Like the TARDIS, the panel veered a bit off course with conversations about the best jumping on point for new Doctor Who fans and thoughts about how a person’s first episode affects their perception of the show. Jenny said a fan’s first episode made a strong imprint and used her experience as an example. She came into the fandom through Tom Baker (Fourth Doctor), so in her mind, he will always be THE Doctor. The panel agreed that the “Eleventh Hour” was a great jumping on point for fans because it was a clean slate and explained enough about The Doctor to help viewers begin to grasp the complex concept of the show. Audience members also said they got the same vibe from season 10 opener “The Pilot.” Jenny thought the best place to hop on for new fans would be “Rose” – the first episode of the modern series.
The panel ended on a comical note with the room drawing a parallel between Doctor Who and Cartoon Network’s Rick and Morty. Bryan said Rick is like the terrible truth of the Doctor. The traveling elements with Morty acting as Rick’s companion (and moral compass) and Rick’s eccentric behavior made the comparison seem plausible.
Liking Things Is Okay: Positivity in Nerd Culture
Panelists Matthew Montoya, Whitney Brundage, and Cody Holock
Image Credit: Tai Gooden
This panel was designed to reinforce that there are no benchmarks to cross to be a fan, it is okay to (dis)like something, and to respect other’s choices to engage (or dislike) a particular TV show/comic/book/movie, etc. The panelists started off by doing a poll to see who liked Batman vs. Superman and if they had gotten backlash from their friends for their “unpopular” opinion. They also used D&D of an example of how ridiculous hierarchies in fan groups can cause an argument. Matthew was told if he hadn’t played a specific edition of the game he was not a real D&D player. He also talked about how Tumblr had turned into a cesspool of hate and made it hard for him to enjoy Steven Universe. Whitney said many people in the Steven Universe fandom were friendly people but, like any other fandom, there is always the small subset of terrible people who manage to be the loudest group.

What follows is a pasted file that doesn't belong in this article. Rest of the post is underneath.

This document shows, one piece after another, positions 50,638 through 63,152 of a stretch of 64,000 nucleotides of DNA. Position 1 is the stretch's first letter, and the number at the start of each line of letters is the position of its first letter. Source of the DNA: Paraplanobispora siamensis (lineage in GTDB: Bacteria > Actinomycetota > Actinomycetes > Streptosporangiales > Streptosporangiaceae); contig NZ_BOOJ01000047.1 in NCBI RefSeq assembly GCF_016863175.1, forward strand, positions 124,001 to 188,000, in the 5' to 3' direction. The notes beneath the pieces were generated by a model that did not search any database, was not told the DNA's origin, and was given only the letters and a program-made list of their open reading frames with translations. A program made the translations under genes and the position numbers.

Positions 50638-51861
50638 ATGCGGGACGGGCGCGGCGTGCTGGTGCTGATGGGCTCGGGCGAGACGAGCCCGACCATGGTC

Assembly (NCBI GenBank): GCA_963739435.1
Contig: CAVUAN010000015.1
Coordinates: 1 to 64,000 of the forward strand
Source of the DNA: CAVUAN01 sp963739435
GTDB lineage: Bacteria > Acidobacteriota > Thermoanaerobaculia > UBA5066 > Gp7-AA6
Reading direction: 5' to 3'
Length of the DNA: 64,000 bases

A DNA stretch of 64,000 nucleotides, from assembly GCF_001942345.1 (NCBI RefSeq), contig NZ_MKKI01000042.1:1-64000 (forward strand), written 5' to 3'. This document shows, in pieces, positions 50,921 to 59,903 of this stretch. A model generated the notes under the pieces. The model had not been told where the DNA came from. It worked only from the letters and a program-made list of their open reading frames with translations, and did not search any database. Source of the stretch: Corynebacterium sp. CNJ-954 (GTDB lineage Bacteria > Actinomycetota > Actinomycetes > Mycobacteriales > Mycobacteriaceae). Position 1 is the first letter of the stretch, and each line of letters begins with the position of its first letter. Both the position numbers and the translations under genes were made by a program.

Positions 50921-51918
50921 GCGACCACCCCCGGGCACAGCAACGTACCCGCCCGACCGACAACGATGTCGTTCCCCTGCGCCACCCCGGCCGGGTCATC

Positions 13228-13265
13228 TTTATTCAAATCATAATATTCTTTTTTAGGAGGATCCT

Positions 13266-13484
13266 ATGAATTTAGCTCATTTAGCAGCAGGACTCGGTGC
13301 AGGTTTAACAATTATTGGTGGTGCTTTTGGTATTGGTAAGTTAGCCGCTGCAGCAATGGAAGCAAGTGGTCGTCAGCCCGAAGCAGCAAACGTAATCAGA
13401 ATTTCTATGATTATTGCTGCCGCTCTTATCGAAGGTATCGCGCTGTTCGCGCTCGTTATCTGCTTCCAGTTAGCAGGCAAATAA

The conversation turned to the never-ending Marvel vs. DC debate as the room discussed Suicide Squad. Several people in the audience thought the movie was a fun time while a few admitted to not seeing the movie because they were not interested in it at all. Whitney believed that people have preconceived notions about certain properties and look for reasons to nitpick because of their allegiance to either DC or Marvel. She also thought positivity didn’t mean a person couldn’t hate or have valid critiques of a body of work. And, if someone is morally offended by something, it is not an opportunity to force them to change their mind. An audience member agreed with her and said people are just toxic. Most Internet trolls are people who don’t like anything but an argument, so it’s not always worth the energy to engage their comments.
The panelists ended the conversation by saying there are no requirements to meet to be an “authentic” fan. A person doesn’t have to read every comic book since 1965 or watch every movie to be a fan. And, a person critiquing something they love doesn’t mean they are not “loyal” to their fandom. If anything, it means they care enough to want it to be excellent.
Tidewater Comicon had a successful 2017, but they aren’t done with the Hampton Roads area yet. On October 21st, they will come to Hampton, VA for Hampton Comicon. Check out their Facebook event page for the latest information about passes.